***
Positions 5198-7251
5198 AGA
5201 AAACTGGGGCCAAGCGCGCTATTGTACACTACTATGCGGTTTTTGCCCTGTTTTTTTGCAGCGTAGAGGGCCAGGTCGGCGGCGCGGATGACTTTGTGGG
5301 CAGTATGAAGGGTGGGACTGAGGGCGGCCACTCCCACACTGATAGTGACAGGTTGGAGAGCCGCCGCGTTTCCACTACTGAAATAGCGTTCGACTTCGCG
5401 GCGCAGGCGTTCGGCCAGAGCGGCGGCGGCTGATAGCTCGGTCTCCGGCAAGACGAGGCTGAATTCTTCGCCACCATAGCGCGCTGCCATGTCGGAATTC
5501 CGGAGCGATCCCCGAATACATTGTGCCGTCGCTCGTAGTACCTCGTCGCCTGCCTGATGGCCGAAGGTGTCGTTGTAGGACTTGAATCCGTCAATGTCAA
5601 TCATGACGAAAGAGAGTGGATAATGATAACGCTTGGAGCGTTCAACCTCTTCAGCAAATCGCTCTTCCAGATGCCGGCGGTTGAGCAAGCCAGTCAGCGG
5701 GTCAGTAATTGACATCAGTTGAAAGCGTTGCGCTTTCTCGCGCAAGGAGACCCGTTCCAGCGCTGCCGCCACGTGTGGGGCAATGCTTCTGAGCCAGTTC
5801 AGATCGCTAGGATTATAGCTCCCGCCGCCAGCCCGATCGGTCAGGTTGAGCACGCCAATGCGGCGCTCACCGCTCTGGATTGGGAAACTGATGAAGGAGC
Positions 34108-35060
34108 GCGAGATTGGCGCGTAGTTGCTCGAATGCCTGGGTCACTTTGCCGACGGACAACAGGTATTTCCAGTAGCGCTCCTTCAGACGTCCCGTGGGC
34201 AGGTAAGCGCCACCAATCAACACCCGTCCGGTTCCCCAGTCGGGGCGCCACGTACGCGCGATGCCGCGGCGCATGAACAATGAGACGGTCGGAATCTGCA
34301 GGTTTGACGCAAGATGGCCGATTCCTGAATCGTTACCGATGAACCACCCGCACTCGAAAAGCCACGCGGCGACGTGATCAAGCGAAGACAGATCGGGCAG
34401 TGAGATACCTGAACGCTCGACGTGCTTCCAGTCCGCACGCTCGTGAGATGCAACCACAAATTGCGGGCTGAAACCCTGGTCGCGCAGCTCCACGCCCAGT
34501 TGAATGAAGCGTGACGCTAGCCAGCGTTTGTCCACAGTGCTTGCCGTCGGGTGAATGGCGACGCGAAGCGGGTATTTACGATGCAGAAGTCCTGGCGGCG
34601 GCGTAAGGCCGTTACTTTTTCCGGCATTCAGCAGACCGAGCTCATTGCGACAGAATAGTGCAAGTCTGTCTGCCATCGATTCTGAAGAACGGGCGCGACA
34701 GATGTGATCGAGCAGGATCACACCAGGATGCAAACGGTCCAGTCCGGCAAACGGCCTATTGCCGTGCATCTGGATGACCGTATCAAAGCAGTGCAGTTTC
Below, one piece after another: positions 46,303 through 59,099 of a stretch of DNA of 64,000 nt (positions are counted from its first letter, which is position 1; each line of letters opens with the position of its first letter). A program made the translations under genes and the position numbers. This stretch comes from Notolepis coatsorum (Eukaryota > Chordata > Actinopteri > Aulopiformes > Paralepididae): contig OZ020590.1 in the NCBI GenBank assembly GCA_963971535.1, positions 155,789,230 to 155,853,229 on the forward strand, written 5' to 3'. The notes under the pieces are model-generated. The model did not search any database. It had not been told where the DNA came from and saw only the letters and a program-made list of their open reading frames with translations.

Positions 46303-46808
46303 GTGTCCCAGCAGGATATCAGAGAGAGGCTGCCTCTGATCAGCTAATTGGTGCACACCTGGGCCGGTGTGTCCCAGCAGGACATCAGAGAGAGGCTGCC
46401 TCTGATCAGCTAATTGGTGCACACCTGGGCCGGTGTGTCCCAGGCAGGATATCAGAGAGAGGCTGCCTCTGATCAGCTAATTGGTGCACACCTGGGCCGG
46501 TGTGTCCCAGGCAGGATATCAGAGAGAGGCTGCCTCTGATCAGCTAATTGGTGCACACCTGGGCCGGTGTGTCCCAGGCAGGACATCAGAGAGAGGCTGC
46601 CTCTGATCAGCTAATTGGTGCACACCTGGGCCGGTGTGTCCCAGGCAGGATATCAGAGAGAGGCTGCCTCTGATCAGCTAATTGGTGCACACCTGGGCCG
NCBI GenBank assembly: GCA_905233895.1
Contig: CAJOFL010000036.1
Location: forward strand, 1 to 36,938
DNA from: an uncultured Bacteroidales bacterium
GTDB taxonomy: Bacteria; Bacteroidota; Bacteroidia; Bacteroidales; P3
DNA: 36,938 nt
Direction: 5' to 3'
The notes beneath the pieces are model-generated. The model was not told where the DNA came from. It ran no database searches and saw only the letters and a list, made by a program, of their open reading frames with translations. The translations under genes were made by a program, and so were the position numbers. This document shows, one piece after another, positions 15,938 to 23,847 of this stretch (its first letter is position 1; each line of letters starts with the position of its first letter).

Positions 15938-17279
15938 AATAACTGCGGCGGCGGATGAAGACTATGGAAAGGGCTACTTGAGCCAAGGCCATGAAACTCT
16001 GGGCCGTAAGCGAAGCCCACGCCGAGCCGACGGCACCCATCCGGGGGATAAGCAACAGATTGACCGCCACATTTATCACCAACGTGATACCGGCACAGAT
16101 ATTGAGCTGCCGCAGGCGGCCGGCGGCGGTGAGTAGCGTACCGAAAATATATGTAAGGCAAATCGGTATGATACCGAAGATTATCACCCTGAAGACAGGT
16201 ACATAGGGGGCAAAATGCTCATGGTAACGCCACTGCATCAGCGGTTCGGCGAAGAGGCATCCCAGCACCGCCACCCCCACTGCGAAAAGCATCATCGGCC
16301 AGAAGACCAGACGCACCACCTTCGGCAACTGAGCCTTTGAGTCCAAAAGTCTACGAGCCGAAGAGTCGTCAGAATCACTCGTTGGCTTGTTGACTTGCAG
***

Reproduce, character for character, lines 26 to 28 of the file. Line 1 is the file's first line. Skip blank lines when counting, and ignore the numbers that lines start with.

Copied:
Location: forward strand, 1 to 36,938
DNA from: an uncultured Bacteroidales bacterium
GTDB taxonomy: Bacteria; Bacteroidota; Bacteroidia; Bacteroidales; P3